• Michelle says:

      Me too. It seems that my whole adult life has been one obstacle after another. I pray for smooth sailing and all I get are rough seas. I’m not whining or complaining about it. I simply don’t get what I pray for. I have a good friend that seems to never face this kind of adversity. Everything always seems to work out. Not long ago she needed to earn some extra money for some unforeseen expenses, she prayed about it and the very next day someone approached her out of the blue and offered a job she could do from home on her computer. It used to make me angry that everything seemed to work out for her that way. But I realized that I wouldn’t be the strong person I am today of I hadn’t overcome what’s been put in my path.

  5. Suzette says:

    Praying is indeed a risky business. I believe it takes a lifetime of practiced prayer to understand how God works in our lives.

    I appreciate your experiences and thoughts. It helps me on my own journey.

  6. Ziff says:

    I really appreciate this post, Emily. I’m sorry your graduate school experience turned out so badly, both for the research and for your faith.

    “Prayer + Faith + Fasting = Desired Result, with God acting as the catalyst. I could not have been more wrong. God’s power is not a reagent I can take off the shelf and use at will.”

    I think this is so very true. But it goes against the grain of so much of Mormonism that I’ve learned. We like to reduce everything to a formula and then try to apply that formula over and over again. I was a missionary during the era of the purple Missionary Guide, and every bit of it was a formula. Testify to help others feel the Spirit–identify it for them–ask them to commit to doing stuff. There’s really no room for a God (or Spirit) with any agency in there. Just a divine automaton, really.

  7. Big L says:

    Thank you for articulating this. I’m at the no prayer stage. For various reasons, I have a good deal of uncertainty about whether or what God is. My current leaning is towards some sort of divinity existing in this world, I feel it sometimes in my daily living, but I don’t feel it in prayer. I think that might be because when I do pray, it comes out just like it used to, so it feels like I’m talking to someone I don’t believe in. I love the notion EFH mentioned above that prayer is simply tuning our hearts with the divine. No magic required. I think that’s a form of prayer that I might be ready to engage.

  8. Bethany says:

    Thank you so much! I grew up in a home where everything was linked to prayer and every outcome was an answer to a prayer (especially finding a good sale). I have always felt like my prayers are heard, and have always felt peace and comfort after prayer. I have a harder time feeling like specific prayers are answered or not answered. Your article has helped me connect with something that feels very true. Prayer is an opportunity to connect with my Heavenly Parents, to be taught, to be humbled, to be comforted, to be grateful. I think wanting God to intervene in the physical world is my attempt to give up some of my responsibility to act, change adapt and learn from life and it’s hardships/joy. I will be approaching prayer differently, and also how I deal and grow from trials.

  9. Bookish says:

    I do not receive answers to prayers as a rule. I can count on one hand the number of times I feel like I’ve gotten any response at all. I feel like I’m screaming into the void and being ignored. Sadly I’ve learned that I must rely on myself and not God, because he just doesn’t come through for me.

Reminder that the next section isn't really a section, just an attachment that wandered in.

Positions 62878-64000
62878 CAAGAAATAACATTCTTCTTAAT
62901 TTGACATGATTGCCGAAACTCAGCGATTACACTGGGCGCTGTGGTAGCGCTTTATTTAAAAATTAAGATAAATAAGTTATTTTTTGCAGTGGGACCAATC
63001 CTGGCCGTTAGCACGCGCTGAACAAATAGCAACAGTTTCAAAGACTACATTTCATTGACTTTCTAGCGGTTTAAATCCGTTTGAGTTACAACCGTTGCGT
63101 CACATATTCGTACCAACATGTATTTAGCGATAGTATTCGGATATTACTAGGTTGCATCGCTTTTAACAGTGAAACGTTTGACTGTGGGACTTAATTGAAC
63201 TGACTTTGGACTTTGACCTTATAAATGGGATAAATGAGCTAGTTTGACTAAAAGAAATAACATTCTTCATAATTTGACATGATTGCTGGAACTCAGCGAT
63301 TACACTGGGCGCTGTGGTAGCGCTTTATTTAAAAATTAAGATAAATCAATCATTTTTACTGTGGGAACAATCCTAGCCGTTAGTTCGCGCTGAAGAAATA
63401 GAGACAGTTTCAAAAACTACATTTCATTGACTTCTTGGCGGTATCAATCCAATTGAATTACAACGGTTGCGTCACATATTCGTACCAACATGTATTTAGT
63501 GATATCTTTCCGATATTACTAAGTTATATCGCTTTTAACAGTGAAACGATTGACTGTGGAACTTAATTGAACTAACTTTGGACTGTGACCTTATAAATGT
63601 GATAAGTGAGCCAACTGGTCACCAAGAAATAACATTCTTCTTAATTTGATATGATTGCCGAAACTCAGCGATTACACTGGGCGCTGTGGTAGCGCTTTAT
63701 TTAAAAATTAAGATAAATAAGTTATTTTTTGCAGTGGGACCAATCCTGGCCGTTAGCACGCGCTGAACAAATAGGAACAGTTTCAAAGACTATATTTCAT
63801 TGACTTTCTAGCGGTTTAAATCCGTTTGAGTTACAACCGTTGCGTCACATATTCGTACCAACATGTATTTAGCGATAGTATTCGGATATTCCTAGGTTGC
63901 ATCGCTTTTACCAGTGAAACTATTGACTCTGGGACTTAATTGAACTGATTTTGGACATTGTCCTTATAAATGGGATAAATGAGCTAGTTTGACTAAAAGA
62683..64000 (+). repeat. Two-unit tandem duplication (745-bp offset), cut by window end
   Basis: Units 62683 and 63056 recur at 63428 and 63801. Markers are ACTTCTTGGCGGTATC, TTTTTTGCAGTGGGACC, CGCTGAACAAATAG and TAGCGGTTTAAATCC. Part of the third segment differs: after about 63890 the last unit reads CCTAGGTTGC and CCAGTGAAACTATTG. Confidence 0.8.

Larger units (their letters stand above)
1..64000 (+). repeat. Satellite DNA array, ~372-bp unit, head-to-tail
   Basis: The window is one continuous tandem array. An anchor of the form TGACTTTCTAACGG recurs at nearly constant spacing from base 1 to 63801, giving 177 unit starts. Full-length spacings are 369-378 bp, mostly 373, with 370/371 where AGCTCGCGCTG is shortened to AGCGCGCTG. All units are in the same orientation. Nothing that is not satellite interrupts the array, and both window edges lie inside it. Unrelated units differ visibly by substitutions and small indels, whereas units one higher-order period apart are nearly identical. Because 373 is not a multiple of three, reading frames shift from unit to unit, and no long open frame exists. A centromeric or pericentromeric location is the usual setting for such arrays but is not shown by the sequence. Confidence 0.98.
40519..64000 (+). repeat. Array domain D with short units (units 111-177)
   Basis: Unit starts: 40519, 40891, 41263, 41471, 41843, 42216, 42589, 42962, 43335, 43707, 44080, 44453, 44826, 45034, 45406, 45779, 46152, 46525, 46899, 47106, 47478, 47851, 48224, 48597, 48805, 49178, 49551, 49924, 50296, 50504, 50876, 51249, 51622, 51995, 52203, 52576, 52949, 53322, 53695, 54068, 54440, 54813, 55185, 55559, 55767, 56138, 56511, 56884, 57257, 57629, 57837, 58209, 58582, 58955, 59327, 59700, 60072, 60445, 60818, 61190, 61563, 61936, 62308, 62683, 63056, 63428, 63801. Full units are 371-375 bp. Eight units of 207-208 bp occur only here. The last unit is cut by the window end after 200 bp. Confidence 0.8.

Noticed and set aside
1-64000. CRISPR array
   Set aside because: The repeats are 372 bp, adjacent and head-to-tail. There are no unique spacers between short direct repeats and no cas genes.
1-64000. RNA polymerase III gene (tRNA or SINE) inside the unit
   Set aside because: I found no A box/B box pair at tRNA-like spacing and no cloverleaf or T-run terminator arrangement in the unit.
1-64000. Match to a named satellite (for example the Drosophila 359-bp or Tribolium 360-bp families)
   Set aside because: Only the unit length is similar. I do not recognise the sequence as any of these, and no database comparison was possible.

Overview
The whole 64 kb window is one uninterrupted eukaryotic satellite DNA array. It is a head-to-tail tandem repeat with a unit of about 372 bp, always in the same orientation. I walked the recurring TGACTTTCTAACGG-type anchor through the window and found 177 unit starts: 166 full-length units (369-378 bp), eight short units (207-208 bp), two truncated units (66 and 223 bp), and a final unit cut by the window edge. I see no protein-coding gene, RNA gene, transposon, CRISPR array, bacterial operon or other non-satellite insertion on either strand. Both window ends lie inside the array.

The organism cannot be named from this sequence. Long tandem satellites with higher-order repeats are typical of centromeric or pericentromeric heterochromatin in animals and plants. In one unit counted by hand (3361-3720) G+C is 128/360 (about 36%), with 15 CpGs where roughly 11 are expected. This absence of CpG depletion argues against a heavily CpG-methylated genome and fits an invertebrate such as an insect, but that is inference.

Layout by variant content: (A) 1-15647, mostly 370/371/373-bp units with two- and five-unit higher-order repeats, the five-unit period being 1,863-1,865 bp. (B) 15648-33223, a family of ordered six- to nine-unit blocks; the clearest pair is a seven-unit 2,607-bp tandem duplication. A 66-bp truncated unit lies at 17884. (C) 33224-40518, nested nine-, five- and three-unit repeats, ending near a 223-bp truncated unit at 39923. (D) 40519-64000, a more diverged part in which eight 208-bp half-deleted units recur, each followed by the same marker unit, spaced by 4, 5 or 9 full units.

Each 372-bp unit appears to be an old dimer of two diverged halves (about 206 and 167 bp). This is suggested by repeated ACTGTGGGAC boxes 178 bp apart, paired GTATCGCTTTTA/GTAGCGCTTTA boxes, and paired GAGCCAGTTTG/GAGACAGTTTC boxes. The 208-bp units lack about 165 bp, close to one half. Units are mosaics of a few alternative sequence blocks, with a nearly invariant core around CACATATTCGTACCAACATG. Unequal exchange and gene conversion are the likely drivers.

10. Steve says:

    It seems you are the verge of an answer. While recognizing “Prayer + Faith + Fasting = Desired” is simply not how prayer, nor God works; yet something still seems to be driving you that “even after realizing the error in this kind of thinking, I still find myself believing that my thoughts and prayers may actually affect the world around me. Whether it is habit or hope, I still sometimes find myself asking God to intervene in my life. I just can’t stop myself…”

    I could be misreading your thoughts, but it sounds like there’s still something inside of you saying that even though the formula doesn’t work, perhaps there is still some way in which prayer can be efficacious to the point that God will indeed intervene in my life.

    If it so, I think your feeling deep down is right. And I believe it has something to do with the will of God and discovering it, and the idea that all blessings are predicated on obedience to certain laws or conditions which at times may include prayer.

    I agree there is no need to believe in magic, and certainly not the often accepted and flawed formula, but it is my experience that prayer is indeed one of the grand keys in opening up the windows and drawing forth the blessings heaven and in discovering if and what else we might have to do to obtain those blessings.

    I hope for those who have lost faith in prayer, maybe due to failed experiences with a similar formula to the one found in the OP, that you might reconsider experimenting on new formulas–ones that do not violate fundamental laws of agency–to see if prayer might yet bear fruit in your life. It is my experience that it can.

  11. Emily U says:

    Thank you all for your thoughtful responses, each one has touched my heart. Clearly I’m not the only one whose prayers are not answered in straightforward ways! And not the only one who feels pain while trying to figure out what prayer is about. I think Suzette is right that it takes a lifetime (or more) of prayer to understand how God works in our lives, and I also understand the feelings of Big L and Bookish that it can feel pointless.

    I love Mary Oliver’s poetry about prayer. In one title she says, “The Real Prayers Are Not the Words, But the Attention that Comes First.” I like that. And from her poem, “The Summer Day”

    I don’t know exactly what a prayer is.
    I do know how to pay attention, how to fall down